Army Developing Robotic Trauma Care System
Art: Carnegie Mellon
The Army is working on an autonomous robotic trauma care system that can treat wounded soldiers on the battlefield.
The University of Pittsburgh School of Medicine and Carnegie Mellon University were each awarded four-year contracts totaling over $7.2 million to develop the system, according to a news release.
The trauma care in a rucksack, or TRACIR, is envisioned to be a device carried by soldiers in backpacks, Artur Dubrawski, a research professor at CMU’s Robotics Institute, said in an interview. The ultimate goal is to create a fully autonomous system that can be thrown by a wounded warrior, self-inflate and “crawl” on top of the warfighter to begin providing medical treatment, he said.
Besides stabilizing the patient mechanically, the suit would also be able to put pressure on bleeding wounds, measure and diagnose a person’s injuries and insert needles into veins for fluid resuscitation, he noted. Portable ultrasound technology would help the system insert the needles, Dubrawski said.
TRACIR would be especially useful during the “golden hour,” which is the period of time in which medical treatment is the most important for a wounded soldier.
“If the help is provided promptly, we can very well save lives and actually keep those individuals in good shape throughout the rest of their lives,” he said. “But if we fail to provide this critical help at the critical moment then we lose them.”
“This device in our vision is abstract,” he noted. “It may actually end up having [a] different form factor than what we originally thought, depending on the actual circumstances of the application and needs that need to be satisfied.”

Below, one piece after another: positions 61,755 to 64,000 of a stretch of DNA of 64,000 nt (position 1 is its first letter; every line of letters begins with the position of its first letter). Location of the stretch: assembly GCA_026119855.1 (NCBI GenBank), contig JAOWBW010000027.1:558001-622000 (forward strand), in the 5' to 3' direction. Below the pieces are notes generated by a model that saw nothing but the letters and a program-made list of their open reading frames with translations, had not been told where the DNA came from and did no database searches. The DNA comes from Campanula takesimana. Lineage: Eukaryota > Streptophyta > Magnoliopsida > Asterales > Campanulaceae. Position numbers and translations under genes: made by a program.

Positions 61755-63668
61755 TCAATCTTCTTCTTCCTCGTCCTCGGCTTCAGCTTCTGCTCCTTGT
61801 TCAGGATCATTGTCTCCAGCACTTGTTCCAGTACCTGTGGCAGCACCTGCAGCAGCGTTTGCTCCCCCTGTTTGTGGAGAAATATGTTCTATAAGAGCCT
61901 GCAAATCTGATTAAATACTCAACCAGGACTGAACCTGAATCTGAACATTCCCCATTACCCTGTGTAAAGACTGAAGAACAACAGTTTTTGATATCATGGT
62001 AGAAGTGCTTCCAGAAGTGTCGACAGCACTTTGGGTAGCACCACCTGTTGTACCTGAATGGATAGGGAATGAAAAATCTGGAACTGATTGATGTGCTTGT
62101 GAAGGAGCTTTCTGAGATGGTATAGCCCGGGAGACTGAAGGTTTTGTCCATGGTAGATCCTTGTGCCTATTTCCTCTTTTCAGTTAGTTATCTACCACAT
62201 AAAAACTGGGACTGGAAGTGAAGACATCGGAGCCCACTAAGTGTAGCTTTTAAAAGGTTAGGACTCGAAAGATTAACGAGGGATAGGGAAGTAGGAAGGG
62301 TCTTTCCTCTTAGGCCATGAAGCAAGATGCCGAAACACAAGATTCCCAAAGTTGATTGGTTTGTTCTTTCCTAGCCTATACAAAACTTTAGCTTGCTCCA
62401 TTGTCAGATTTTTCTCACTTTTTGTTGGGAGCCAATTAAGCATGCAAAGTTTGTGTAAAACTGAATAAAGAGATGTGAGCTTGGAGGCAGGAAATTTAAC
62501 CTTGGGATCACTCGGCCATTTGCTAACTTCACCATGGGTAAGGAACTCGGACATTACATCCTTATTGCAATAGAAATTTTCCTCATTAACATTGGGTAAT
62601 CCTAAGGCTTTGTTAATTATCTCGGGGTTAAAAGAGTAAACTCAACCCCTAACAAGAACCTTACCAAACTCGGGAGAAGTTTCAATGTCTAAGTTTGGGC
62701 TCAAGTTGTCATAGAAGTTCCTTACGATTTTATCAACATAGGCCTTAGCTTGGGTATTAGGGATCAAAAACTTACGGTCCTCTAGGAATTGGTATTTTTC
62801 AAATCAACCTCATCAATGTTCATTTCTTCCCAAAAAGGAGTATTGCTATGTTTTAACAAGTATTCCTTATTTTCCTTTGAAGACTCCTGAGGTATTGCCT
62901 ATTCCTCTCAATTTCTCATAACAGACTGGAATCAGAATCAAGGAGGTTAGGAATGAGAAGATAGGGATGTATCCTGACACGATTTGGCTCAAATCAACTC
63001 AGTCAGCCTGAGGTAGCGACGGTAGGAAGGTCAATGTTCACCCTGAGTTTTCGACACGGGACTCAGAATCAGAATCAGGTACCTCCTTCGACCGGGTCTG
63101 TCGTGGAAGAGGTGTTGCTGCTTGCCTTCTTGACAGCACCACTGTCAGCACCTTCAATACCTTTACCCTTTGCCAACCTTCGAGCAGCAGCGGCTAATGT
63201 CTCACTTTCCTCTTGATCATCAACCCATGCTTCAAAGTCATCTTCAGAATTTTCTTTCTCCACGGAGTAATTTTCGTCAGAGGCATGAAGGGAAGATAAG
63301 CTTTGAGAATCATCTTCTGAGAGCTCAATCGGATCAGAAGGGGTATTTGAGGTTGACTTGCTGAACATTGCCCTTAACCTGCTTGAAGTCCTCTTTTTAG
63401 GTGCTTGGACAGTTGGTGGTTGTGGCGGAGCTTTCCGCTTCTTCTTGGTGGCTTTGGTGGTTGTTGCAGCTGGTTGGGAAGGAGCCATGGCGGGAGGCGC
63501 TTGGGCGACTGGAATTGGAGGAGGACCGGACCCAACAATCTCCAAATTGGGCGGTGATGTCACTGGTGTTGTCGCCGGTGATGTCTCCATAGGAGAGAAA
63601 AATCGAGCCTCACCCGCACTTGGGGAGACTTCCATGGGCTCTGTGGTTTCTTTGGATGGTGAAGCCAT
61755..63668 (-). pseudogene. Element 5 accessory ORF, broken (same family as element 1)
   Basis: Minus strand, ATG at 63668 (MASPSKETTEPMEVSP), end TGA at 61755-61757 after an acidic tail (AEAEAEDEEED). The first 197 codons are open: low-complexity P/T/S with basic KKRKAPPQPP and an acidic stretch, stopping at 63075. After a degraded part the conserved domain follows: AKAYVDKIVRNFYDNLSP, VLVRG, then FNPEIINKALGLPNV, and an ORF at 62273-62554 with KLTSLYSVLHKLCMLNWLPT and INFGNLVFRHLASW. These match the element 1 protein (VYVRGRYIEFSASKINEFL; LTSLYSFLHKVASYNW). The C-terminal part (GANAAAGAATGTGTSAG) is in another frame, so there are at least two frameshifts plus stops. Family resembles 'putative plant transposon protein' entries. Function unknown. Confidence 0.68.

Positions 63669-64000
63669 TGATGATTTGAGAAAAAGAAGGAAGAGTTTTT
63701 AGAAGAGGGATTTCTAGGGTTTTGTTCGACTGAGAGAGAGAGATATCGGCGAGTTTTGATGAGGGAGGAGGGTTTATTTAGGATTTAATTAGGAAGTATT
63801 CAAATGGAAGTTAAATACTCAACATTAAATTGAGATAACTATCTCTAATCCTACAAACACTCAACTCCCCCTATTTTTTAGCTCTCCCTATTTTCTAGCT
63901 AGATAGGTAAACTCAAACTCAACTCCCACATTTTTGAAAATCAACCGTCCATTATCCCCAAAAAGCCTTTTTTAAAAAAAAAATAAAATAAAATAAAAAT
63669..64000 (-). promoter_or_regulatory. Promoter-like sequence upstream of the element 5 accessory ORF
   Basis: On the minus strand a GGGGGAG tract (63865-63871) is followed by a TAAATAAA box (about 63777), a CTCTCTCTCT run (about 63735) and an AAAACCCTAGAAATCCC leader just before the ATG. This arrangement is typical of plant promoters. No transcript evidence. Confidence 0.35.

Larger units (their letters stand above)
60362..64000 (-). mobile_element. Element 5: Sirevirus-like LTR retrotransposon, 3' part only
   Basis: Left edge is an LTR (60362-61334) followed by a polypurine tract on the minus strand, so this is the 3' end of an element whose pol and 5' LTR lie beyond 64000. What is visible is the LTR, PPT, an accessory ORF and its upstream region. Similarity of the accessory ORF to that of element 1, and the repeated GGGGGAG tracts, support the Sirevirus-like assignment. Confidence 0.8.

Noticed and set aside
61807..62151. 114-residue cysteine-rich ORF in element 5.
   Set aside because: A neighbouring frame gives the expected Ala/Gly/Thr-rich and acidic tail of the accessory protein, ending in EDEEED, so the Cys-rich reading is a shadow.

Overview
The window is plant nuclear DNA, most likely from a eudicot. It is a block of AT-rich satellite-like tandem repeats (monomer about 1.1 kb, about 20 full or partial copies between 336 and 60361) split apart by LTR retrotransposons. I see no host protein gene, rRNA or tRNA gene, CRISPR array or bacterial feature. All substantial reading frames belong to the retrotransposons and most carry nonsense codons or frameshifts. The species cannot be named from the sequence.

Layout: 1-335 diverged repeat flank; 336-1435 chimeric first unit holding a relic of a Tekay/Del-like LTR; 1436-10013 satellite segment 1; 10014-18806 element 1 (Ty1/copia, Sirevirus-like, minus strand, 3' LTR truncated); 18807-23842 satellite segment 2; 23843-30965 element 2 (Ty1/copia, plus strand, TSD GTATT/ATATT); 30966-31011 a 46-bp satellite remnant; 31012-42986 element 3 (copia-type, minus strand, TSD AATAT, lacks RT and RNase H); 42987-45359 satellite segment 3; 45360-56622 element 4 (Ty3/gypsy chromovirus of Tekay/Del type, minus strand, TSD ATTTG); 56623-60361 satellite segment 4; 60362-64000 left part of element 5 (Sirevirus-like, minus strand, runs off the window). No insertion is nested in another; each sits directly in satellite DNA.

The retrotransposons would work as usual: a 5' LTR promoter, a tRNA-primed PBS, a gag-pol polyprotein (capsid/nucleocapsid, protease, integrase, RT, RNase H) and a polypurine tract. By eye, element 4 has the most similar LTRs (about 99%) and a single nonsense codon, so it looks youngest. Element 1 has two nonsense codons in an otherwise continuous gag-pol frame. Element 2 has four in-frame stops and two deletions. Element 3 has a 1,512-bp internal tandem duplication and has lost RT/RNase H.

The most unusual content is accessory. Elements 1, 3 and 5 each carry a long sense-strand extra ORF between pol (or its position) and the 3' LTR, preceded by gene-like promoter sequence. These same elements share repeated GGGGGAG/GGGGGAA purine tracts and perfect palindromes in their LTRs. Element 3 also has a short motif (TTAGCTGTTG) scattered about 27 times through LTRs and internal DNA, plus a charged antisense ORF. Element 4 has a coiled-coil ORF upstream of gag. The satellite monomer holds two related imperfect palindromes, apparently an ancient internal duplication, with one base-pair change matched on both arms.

The Defense Department wants a fieldable prototype by 2028, said Ronald Poropatich, director of the University of Pittsburgh’s Center for Military Medicine Research. Engineers hope to produce a prototype within the timeframe of the four-year contract, but it will not be “fieldable in the true sense of what the DoD is looking for,” he noted.
“We’ll be having providers interacting with the technology solution being semiautonomous, and then over time incrementally we will have a fully autonomous system,” Poropatich said. “Hopefully we’ll get there by 2028.”
Researchers are taking “baby steps” towards the final goal, Dubrawski noted.
“Even though our ultimate vision involves … [a system] that is fully autonomous and robotic, it is quite likely that we are going to proceed along the sequence of developments that will be partially automated and partially autonomous,” he said.
Topics: Land Forces